Good Premise but Reinforces Stigma
Like the other reviewer said, what you're describing really isn't Schizophrenia, nor does it accurately portray Dissociative Identity Disorder (Multiple Personality Disorder). Schizophrenia, contrary to popular belief, has nothing to do with alternate personalities, and it involves more symptoms than just hearing voices. With the DSM-V, voices alone wouldn't even warrant a diagnosis of Schizophrenia in the absence of accompanying delusions (though technically this could merit a diagnosis of Other Specified Schizophrenia Spectrum and Other Psychotic Disorders). Other than hallucinations and delusions, those with Schizophrenia often suffer from disorganized thoughts, a "flat affect," difficulty interacting with others, poor "executive functioning," and memory problems. It's extremely rare for symptoms to begin at such a young age; more commonly, symptoms begin in the afflicted individual's 20s. In general, the younger that symptoms begin, the more severe the disorder's presentation is.
In contrast, Dissociative Identity Disorder is caused by long-term childhood trauma and involves the presence of two or more dissociated self states that are capable of taking control of the body or intruding on other self states in a way that can produce time loss, black outs, or amnesia. These self states, or alters, are usually well hidden from everyone, including the main, or host, personality and act in internally consistent and logical ways. That is to say, alters act in whatever way they see as best based on the limited information that they have available to them. Alters can range from presenting as little more than personified emotions to almost fully developed and differentiated individuals. Those with Dissociative Identity Disorder almost always have co-morbid PTSD and often suffer from additional disorders such as mood, anxiety, or eating disorders.
This story plays off of a popular stereotype that combines both Schizophrenia and Dissociative Identity Disorder into something monstrous and horrifying. In reality, those with mental illnesses are far more likely to be harmed by others than to harm someone else, and part of the reason for this is the media's portrayal of the mentally ill as dangerous, encouraging backlash from the uninformed public. This story reinforces dangerous ideas that perpetuate this violence and rejection of some of society's most vulnerable. The narrator is portrayed as loosing touch with reality and liable to slip into a state in which they can be destructive and harmful because of the voices that they hear. The beginning of the story is even written in such a way so as to mislead the reader into thinking that the narrator has just harmed or possibly killed another person. This is a very dangerous stereotype to play to.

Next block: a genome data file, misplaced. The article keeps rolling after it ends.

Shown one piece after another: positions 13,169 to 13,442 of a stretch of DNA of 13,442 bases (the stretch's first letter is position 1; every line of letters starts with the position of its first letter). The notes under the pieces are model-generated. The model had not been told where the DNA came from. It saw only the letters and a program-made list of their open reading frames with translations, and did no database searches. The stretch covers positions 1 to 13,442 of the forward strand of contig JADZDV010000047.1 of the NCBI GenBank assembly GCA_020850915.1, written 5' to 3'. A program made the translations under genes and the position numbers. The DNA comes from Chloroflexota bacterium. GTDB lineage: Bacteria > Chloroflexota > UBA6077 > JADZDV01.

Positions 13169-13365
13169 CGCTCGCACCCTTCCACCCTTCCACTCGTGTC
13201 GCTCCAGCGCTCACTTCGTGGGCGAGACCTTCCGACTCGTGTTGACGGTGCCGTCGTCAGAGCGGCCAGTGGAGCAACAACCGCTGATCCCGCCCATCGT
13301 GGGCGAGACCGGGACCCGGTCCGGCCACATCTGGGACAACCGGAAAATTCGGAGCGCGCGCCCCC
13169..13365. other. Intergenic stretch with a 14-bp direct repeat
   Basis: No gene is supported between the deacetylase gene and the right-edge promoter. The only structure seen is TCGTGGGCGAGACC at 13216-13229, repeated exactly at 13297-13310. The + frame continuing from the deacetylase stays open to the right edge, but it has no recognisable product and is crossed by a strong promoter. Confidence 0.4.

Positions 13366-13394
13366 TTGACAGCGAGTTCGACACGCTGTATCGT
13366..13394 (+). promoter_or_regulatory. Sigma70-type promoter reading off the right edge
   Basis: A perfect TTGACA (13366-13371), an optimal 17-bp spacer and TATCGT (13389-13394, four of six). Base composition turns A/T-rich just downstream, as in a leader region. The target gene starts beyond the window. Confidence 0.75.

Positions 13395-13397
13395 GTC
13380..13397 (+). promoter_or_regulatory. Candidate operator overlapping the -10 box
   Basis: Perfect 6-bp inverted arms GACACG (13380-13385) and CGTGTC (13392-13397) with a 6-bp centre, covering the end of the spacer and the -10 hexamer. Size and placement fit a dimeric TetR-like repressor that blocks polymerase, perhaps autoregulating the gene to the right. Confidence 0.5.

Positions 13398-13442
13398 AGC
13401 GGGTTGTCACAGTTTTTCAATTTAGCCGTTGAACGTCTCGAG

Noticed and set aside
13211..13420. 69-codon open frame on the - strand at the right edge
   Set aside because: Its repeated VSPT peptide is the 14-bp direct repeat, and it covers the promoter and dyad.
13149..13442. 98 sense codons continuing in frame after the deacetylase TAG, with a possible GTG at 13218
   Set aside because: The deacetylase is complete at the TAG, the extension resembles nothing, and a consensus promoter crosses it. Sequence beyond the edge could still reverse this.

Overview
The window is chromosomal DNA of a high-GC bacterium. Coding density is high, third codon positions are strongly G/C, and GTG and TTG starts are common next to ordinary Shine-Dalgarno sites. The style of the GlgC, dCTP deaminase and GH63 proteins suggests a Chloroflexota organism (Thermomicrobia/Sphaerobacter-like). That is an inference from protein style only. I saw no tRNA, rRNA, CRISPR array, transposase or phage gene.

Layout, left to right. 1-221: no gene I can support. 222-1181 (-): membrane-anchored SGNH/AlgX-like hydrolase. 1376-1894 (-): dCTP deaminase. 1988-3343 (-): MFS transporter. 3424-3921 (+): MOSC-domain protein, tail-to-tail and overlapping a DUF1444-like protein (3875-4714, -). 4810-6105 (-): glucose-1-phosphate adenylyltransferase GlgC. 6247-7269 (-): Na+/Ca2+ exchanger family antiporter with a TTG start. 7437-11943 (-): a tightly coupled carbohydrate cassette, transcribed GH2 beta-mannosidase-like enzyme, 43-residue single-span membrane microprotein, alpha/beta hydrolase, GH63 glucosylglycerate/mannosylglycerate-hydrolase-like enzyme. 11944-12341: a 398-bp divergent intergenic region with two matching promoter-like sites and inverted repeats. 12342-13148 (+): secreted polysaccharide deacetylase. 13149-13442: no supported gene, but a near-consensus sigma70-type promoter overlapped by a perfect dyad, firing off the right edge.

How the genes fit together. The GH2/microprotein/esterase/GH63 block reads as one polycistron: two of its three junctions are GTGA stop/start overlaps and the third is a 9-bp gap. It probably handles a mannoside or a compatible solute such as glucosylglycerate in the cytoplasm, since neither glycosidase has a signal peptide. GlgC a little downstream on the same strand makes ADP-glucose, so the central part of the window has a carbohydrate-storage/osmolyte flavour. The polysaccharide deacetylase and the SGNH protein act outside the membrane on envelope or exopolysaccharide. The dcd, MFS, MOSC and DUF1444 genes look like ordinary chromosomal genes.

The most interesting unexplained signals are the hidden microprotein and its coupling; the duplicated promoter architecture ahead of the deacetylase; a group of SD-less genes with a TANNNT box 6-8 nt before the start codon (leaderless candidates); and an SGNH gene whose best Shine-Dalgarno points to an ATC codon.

The plot itself isn't overly original, and it's unrealistic in ways that are hard to ignore. For example, why is the narrator not in treatment if their parents know about their symptoms? If their symptoms are this distressing, why are they not on anti-psychotics? As well, what were the signs that the narrator noticed that led them to begin questioning their existence? However, the concept of someone having a genuine reason to doubt their existence is an interesting one, and it could have made for a very good story if it was explored in more depth and without trying to rely on inaccurate stereotypes in order to do so.
In regards to technique, the choppiness of your sentences distracts from the story's flow. While this can sometimes be a positive stylistic choice, it requires a lot of skill and the right story mood to make it work. As well, there are some typos and grammatical errors including odd capitalization, an unfinished sentence, and run-on sentences. On the other hand, the story is still easy to read, and the mistakes aren't frequent enough to put one off the story entirely.
Overall, the story could use work and needs to be divorced from its portrayal of Schizophrenia, but it has an interesting premise and a lot of potential if a few small details are worked out.
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